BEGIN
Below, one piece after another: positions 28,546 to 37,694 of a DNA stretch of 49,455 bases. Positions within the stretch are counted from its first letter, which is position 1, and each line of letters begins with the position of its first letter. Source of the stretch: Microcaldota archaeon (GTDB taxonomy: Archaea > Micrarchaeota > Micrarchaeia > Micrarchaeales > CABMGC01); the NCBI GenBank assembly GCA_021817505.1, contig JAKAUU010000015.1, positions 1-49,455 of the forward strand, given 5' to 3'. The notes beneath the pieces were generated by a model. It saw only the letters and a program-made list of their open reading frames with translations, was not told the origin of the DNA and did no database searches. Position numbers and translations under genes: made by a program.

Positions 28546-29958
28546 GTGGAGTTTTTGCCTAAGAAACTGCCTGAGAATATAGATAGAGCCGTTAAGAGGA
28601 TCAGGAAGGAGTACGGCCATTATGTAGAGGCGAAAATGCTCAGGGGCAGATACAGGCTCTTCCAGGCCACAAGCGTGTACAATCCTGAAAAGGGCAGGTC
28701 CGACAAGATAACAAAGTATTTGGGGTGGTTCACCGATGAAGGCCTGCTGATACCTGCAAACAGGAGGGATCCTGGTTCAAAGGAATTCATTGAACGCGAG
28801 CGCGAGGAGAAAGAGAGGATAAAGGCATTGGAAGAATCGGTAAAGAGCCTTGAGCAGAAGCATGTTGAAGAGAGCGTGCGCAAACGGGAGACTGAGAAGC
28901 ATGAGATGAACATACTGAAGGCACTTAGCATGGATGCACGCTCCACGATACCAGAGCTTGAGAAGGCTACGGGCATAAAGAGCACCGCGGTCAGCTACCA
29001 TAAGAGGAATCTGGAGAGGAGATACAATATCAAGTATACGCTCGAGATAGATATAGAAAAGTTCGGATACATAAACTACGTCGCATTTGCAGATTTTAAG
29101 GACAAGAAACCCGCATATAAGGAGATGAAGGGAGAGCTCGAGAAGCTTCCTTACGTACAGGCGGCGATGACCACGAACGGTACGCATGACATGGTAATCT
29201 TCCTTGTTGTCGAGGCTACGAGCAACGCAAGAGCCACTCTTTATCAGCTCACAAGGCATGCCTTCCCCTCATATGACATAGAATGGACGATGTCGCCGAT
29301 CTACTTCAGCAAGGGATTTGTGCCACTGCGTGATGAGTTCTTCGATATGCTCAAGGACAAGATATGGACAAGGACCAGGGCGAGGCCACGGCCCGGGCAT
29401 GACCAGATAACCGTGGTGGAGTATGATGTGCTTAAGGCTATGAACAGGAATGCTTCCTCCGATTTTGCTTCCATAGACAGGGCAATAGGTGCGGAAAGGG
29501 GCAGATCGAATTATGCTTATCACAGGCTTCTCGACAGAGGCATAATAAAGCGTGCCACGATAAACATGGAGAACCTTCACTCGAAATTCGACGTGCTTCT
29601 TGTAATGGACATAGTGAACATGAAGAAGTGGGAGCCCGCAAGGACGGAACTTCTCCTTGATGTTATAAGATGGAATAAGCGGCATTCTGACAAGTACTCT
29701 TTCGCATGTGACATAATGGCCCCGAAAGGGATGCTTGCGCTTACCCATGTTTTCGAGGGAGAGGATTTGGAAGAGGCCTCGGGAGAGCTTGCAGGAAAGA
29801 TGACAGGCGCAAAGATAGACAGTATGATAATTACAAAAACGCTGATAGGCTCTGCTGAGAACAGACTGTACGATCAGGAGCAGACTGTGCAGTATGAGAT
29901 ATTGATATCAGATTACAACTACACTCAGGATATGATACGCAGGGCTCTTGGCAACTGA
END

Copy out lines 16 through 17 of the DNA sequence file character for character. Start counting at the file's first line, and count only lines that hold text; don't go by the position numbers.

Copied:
29801 TGACAGGCGCAAAGATAGACAGTATGATAATTACAAAAACGCTGATAGGCTCTGCTGAGAACAGACTGTACGATCAGGAGCAGACTGTGCAGTATGAGAT
29901 ATTGATATCAGATTACAACTACACTCAGGATATGATACGCAGGGCTCTTGGCAACTGA